Muhammad Talha Kazi | Secretariat Department
The recently published State Capture Commission Report arising from the findings of the Zondo Commission of Enquiry into State Capture has highlighted the need to hold errant directors to account for having grossly abused their fiduciary responsibilities.
The Report identified several directors of companies for further investigation and called for possible convictions by relevant authorities which may result in a court ruling that such directors be declared “delinquent”.
The implications of an order for delinquency have far reaching consequences. It is therefore important that directors of both private and public companies familiarise themselves with the legislation surrounding this topic.
Who is a “delinquent director”?
Section 162 of the Companies Act 71 of 2008 (Companies Act) deals with the topic of delinquency and states that a court must declare a director to be delinquent where they have failed to discharge their duties in terms of the Companies Act.
On what grounds can a person be declared a “delinquent director”?
Section 162(5) of the Companies Act contains a number of grounds on which a person may be declared a delinquent director. These include, inter alia, that a person, while a director:
- grossly abused the position of director;
- took personal advantage of information of an opportunity to gain an advantage for another person (other than the company on whose board the director serves) or to knowingly cause harm to the company or a subsidiary of the company;
- intentionally, or by gross negligence, inflicted harm upon the company or a subsidiary of the company; or
- acted in a manner that amounted to gross negligence, wilful misconduct or breach of trust in relation to the performance of the director’s functions within, and duties to, the company.
In a judgment delivered in the case of Organisation Undoing Tax Abuse and Another v Myeni and Others (case number 15996/2017), the High Court of South Africa declared Dudu Myeni, the previous non-executive chairperson of South African Airways SOC Limited (SAA), a “delinquent director” in terms of the Companies Act. The court found that Ms Myeni acted dishonestly, recklessly and with gross negligence and breached her fiduciary duties during the tenure of her directorship, causing significant harm to both SAA and the country as a whole.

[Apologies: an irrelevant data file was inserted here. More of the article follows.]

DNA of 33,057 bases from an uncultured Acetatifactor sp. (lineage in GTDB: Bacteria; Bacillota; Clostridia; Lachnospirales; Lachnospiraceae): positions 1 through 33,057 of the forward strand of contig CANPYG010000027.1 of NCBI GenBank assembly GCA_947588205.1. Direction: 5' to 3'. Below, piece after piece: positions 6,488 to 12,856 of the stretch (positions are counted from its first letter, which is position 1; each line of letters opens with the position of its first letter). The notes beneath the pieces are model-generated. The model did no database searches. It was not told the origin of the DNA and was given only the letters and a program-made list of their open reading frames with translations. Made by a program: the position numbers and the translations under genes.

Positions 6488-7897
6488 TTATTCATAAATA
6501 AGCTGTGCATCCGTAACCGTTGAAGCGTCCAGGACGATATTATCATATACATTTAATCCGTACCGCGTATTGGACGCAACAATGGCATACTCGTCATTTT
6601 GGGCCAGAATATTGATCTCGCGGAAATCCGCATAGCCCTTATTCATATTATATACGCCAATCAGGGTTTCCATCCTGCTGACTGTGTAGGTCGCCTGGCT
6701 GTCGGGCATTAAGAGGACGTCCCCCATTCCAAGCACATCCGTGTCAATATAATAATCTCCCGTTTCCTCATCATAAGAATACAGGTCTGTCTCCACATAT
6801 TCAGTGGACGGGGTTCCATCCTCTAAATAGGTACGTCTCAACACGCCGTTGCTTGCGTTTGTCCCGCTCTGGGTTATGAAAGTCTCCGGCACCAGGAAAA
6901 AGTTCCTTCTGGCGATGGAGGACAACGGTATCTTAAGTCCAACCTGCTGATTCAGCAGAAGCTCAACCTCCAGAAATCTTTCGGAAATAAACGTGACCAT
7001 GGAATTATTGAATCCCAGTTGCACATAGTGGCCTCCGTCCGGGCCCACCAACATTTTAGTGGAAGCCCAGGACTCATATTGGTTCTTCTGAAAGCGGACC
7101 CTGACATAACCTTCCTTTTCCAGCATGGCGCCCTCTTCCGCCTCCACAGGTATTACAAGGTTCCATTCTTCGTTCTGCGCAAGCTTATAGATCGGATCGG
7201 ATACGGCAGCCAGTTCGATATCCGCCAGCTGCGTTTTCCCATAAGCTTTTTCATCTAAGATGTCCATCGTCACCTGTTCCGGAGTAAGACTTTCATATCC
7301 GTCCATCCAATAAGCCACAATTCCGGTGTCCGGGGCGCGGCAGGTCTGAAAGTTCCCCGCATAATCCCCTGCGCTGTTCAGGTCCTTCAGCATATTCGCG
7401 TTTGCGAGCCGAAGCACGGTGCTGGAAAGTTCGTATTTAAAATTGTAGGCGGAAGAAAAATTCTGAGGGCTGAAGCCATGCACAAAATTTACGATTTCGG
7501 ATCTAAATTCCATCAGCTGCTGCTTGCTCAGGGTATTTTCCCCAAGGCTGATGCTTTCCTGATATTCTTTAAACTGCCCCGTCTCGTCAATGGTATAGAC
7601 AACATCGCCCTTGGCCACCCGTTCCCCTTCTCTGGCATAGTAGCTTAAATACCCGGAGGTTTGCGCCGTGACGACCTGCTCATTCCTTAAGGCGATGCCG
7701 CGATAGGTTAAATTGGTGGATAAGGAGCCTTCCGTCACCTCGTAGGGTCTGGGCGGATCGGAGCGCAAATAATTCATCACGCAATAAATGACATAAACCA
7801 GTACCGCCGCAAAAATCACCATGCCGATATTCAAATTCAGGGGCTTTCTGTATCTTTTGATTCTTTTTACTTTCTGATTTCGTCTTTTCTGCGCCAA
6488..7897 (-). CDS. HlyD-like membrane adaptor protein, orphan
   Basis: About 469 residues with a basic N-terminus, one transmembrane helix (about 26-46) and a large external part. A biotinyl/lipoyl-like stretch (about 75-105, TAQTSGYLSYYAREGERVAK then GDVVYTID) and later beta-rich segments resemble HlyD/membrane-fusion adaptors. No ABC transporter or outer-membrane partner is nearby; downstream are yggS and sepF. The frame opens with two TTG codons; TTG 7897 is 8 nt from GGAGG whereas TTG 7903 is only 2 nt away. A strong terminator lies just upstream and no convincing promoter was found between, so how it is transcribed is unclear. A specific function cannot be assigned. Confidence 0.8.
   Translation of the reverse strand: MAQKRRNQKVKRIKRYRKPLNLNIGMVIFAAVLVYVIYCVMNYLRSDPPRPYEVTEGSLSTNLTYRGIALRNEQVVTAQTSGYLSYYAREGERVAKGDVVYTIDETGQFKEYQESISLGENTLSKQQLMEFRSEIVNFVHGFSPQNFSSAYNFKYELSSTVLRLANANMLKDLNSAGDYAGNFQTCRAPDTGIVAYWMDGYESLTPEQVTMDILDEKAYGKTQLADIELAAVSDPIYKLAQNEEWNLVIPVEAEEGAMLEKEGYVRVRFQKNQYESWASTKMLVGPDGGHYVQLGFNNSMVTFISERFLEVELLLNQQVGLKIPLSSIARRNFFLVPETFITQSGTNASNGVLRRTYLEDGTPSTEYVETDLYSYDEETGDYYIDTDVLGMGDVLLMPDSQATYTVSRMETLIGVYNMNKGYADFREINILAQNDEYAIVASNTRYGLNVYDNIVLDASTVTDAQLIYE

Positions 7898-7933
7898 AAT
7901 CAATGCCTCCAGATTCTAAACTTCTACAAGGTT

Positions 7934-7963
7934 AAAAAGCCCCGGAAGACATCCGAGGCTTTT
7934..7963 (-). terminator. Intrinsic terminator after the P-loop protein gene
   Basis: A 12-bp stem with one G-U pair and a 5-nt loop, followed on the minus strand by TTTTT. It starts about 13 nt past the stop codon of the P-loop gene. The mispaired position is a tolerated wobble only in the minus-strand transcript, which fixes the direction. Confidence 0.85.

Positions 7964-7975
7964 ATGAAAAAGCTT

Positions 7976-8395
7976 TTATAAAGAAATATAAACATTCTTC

Who may apply to have a person declared a “delinquent director”?
Action in terms of Section 162 can be taken by various parties, including:
- an aggrieved shareholder,
- a fellow director or prescribed officer of the company,
- company secretary,
- a registered trade union that represents the employees of the company, or
- any representative of the employees of the company.
What are the implications of being declared a “delinquent director”?
The implications of being declared delinquent are very serious and has far reaching consequences. A declaration of delinquency in terms of Section 162(6) –
The Court may, however, relax this order after three years and place the director under probation in terms of section 162(11)(a).
Directors declared delinquent are listed as such on the CIPC record which allows registered customers to search an individual’s directorship history prior to being considered for appointment on the board of a company.
In addition, the court may grant appropriate relief to the companies involved, who may consequently claim damages from a director for losses incurred as a result of their conduct.
The State Capture Report has highlighted the critical role that the Board of Directors play, and they can only do it if they are fully conversant with what their legal and fiduciary obligations entail. There is no doubt that directors of companies will have to carefully consider the manner in which they conduct the affairs of companies, particularly where there is the possibility of being declared delinquent.